Adult Scoliosis

Condition and Causes

Scoliosis occurs when the spine curves abnormally in one or more places. These curves may affect balance and alignment in the body, and can limit a person’s ability to move normally.

Two percent of people are affected by this deformation of the spine, which frequently develops before puberty. It can be hereditary, or it can occur due to one of several causes:

Secondary:  Developed as a reaction to other spinal conditions that change spinal alignment and balance, like degenerative disc disease or osteoporosis. Degenerative adult scoliosis is the term used to describe scoliosis that develops from spinal degeneration.
Congenital:  Existing from birth
Myopathic:  The muscles around the spine do not work properly due to muscular or neuromuscular disease, like cerebral palsy or muscular dystrophy.
Ideopathic:   Arising spontaneously, or from an obscure or unknown cause
Paralytic:     The vertebrae in the spine may become unbalanced when the muscles around the spine no longer work due to spinal cord injury

Symptoms and Diagnosis

When scoliosis is present, several signs occur. These include uneven shoulders, shoulder blade protrusion, uneven waist or elevated hip.

A diagnosis can be confirmed using diagnostic tools including X-rays, Computed Tomography (CT) and Magnetic Resonance Imaging (MRI). The Cobb Method can be used to measure the extent a curve has progressed. This method categorizes in terms of degrees. A curve is viewed as significant if it is greater than 25 to 30 degrees. Forty-five to 50 degree curves are viewed as severe and usually require more aggressive treatment.

MRI of Degenerative Scoliosis


Scoliosis Bracing
Scoliosis Surgical Correction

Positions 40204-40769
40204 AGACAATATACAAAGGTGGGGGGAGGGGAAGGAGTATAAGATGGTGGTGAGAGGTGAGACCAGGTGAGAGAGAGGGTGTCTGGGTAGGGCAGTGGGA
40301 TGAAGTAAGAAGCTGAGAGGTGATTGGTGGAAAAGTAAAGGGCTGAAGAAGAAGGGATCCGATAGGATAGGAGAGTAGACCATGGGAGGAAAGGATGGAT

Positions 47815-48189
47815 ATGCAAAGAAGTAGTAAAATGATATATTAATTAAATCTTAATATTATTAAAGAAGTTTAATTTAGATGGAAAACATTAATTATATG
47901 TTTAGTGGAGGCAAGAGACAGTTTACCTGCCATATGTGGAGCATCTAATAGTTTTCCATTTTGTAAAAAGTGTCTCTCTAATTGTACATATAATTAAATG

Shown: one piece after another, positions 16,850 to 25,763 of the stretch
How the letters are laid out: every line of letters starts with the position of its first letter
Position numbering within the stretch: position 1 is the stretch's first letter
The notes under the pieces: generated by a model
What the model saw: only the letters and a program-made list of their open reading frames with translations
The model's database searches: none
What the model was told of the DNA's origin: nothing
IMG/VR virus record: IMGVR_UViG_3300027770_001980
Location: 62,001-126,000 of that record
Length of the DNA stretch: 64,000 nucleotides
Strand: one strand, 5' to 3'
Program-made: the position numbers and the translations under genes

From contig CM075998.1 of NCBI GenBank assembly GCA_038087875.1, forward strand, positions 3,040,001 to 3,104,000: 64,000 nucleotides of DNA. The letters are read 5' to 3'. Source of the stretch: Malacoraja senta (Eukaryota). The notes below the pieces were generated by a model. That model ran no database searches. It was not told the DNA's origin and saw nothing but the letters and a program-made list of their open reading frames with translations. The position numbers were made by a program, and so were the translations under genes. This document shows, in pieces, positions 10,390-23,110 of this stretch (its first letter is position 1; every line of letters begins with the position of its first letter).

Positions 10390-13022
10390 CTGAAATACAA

Most people don’t need treatment. Early detection is important because medical observation can ensure that the curve doesn’t worsen. If intervention is needed, a brace may prevent curvature, but in some cases, spinal fusion surgery made be needed to straighten and stabilize the spine.

Your doctor may consider spinal surgery if the condition hasn’t responded to any other, more conservative treatment, or if your curve advances to more than 40-50 degrees. Other considerations for spinal surgery to treat scoliosis include progressive neurological changes including weakness, tingling or numbness, or if the deformity has become unbearable for physical or aesthetic reasons.

Risks and benefits

Spine surgery to treat scoliosis is a major ordeal for adults. As age advances, the chance of post-surgical complications increases. Spinal stiffening due to degenerative causes can make realignment and correction difficult. If there is osteoporosis in the patient, attaching the instrumentation required for the procedure may be difficult.

Surgical treatment of scoliosis usually aims to:

  • Remove pressure from the spinal cord and nerves
  • Reduce the curve as much as possible
  • Stop the curve from progressing
  • Protect the nerves and spinal cord from further damage
  • Allow nerve compression to improve neurological function of the lower extremities in older patients

Failure to take preventive measures for any spinal condition may result in a further aggravated condition. Surgical measures for advanced cases may give relief from extremity pain. The risks involved with surgery are common – infection, blood loss, damage to nerves and spine – and some specific to your treatment. This material is intended to give the patient an overview of surgical procedures and treatments and is not intended to replace the advice and guidance of a physician. Always consult with your doctor about the particular risks and benefits of your treatment.

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All information provided on this website is for information purposes only. Please see a healthcare professional for medical advice. If you are seeking this information in an emergency situation, please call 911 and seek emergency help.

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